Anchor Special Ale 2011 (5.5%)

Even though it’s not a preferred style, the annual edition of this beer is something I’ve come to look forward to like the new Beano Annual.  The empty bottle will join its brothers on my shelf.  It can be proud in the knowledge that it smelled of nutmeg and berries; tasted as deep and comforting as its dark brown colour, not too sweet or strong, but with a warming spicy bitterness.  This is a very good Christmas beer indeed.

BrewDog There Is No Santa (4.7%)

Ever the pseudo-contrarians when it comes to marketing, I wonder if BrewDog think there is no Santa just because they’ve been very naughty boys and never get any presents. The slightly Scrooge-like beer name doesn’t hide the fact that they’ve gone into the Christmas beer market with both paws this year, also releasing Christmas Porter, a spiced version of Alice Porter.  The aroma is very Christmassy: sweet and spicy, with noticeable cinnamon.  It’s similar in appearance to Anchor’s style, and inhabits the same ground as a warming spiced brown ale, with  a relatively moderate ABV for the time of year. A very nice beer in the end: Dog bless us, every one.

Bush de Noël (aka Scaldis de Noël) (12%)

Yikes.  The foil label doesn’t do subtlety or sophistication (Ghost Drinker compared it to the foil on cheap chocolate decorations) and 12% suggests real overindulgence.  It is the Christmas version of “The Strongest Belgian Beer” and has a big, very sweet marzipan, cakey aroma.  It’s thick on the tongue with some spiciness but a lot of burnt sugar indeed.  I decided that what the situation required was some cheese, and some Blacksticks Blue and spiced apple chutney allowed me to appreciate the bitterness on the finish, when the burnt sugar subsided.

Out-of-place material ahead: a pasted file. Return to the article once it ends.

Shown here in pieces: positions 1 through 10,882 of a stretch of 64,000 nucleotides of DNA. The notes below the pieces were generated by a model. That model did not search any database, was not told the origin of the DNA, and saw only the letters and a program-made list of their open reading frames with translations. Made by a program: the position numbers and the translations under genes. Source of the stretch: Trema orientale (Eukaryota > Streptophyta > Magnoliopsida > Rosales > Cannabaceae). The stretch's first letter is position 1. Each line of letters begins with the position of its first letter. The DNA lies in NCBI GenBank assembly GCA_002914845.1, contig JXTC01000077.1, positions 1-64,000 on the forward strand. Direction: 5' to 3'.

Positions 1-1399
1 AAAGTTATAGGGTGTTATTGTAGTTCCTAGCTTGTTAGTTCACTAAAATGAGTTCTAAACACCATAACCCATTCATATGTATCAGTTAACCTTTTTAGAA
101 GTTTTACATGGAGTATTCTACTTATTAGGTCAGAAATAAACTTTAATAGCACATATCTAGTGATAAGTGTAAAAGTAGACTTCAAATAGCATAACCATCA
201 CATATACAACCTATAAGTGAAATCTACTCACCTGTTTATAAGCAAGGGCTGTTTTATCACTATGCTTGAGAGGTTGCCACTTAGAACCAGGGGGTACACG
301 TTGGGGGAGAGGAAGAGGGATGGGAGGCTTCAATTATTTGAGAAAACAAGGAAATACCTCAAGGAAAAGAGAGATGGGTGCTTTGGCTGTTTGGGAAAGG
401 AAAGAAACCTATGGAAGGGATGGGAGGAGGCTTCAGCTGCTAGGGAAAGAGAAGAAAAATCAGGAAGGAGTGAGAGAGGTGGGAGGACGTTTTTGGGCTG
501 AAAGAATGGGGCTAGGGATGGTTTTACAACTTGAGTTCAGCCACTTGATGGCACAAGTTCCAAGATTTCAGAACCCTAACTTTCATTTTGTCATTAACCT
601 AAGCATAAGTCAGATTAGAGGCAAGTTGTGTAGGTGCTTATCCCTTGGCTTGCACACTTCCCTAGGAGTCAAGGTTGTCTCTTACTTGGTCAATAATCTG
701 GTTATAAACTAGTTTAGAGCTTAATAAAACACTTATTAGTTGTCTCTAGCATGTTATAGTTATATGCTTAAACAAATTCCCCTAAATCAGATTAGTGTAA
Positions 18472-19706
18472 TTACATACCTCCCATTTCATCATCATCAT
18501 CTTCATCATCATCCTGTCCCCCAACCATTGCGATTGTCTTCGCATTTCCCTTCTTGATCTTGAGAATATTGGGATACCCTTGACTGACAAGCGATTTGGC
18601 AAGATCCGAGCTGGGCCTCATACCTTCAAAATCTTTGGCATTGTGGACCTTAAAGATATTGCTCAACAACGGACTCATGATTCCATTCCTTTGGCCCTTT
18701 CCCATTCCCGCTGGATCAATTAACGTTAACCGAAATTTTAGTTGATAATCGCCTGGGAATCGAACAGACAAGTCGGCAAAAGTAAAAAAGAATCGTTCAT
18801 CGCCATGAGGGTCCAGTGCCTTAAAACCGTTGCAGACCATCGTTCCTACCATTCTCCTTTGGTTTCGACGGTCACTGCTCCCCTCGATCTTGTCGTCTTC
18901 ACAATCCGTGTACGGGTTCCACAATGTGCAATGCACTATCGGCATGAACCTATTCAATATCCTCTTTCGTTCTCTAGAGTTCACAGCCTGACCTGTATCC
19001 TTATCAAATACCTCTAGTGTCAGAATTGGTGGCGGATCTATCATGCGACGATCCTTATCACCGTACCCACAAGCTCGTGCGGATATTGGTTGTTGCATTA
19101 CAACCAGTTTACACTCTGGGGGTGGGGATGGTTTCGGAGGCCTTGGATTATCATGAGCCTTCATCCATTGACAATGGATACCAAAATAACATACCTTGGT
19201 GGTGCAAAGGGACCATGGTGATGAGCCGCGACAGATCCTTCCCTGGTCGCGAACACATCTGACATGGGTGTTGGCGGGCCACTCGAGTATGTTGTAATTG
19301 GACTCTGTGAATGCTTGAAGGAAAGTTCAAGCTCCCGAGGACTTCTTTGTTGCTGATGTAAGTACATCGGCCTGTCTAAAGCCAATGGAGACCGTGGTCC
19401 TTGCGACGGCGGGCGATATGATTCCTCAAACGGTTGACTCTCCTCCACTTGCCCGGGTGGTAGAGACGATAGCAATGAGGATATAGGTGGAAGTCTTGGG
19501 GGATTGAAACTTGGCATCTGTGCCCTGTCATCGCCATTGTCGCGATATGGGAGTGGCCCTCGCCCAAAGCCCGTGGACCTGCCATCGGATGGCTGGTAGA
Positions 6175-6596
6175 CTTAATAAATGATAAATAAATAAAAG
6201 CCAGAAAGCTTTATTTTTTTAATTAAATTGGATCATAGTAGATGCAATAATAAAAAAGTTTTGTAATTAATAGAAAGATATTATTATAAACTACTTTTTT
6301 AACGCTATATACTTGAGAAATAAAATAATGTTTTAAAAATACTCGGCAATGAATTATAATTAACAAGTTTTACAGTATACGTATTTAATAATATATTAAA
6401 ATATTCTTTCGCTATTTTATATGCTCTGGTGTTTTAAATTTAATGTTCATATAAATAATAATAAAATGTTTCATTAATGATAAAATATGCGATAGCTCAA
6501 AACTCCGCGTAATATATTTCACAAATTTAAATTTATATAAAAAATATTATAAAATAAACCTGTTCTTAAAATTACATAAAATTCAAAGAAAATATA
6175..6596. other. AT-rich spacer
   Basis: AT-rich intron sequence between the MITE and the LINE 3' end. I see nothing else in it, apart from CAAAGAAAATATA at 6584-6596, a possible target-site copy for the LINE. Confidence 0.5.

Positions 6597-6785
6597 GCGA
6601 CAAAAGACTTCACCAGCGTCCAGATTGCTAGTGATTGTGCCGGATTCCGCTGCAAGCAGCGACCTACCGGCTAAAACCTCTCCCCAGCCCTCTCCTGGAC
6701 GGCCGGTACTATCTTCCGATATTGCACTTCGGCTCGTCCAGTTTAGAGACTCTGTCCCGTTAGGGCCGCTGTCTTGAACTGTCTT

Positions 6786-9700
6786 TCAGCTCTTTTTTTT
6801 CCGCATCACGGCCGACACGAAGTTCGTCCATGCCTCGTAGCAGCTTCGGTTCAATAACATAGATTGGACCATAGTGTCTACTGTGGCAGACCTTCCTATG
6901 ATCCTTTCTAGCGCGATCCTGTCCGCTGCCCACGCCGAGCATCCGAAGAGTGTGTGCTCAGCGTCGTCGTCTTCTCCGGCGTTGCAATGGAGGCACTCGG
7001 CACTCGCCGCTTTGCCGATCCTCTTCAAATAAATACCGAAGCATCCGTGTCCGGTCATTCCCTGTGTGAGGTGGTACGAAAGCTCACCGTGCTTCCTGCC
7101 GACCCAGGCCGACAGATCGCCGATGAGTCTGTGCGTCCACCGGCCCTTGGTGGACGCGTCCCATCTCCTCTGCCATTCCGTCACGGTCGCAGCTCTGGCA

Corsendonk Christmas Ale (8.5%)

No more classy in its get-up is the similarly Belgian Corsendonk.  This one smells like a sweet spicy dark Belgian beer, and has a lot of sweetness, although a much lighter variety.  Again this benefited from raiding the fridge for cheese and a very pleasant bit of Reblochon helped me to appreciate it much more.  It was still very, very fizzy though.

Brasserie Dupont – Avec Les Bons Vœux De La Brasserie Dupont (9.5%)

Less a Christmas ale than a Christmas present (formerly exclusively for Dupont’s best clients), this is a very special beer.  It’s a nice light saison (come Tripel, maybe?) with a perfectly balanced hoppy character (a little grassiness) which drinks about half its weight. Admittedly this has become of my favourite styles of beer this year, but this is an instant favourite, and a new Christmas tradition if I have my way.

Flying Dog K-9 Cruiser (7.4%)

This Winter Ale is portrayed less as a Christmas ale than some sort of tribute to pet dogs who aren’t allowed to go snowboarding with you but are still up on the slopes with you in spirit.  Or something.  Poor Ralph Steadman. A slightly boozy nose and chestnut colour, then a malty beer which wasn’t too sweet or heavy, with a pleasant and relatively restrained spiciness on the swallow. Quite enjoyable, but not exactly The Beano Annual.  The Topper Annual, maybe.

Sierra Nevada Celebration 2010 (6.8%)

Ah now, this is last year’s Celebration, with an October 2011 best before date.  So, whilst it’s not the lovely fresh hopped winter IPA it once was, there is the ghost of Hopmas past lingering on the swallow, after the light caramel sweetness.  A little bit of dryness on the finish too, building on the longer swallows to a dry, slighty woody, piney taste.  A slightly withered, but still celebratory Christmas tree.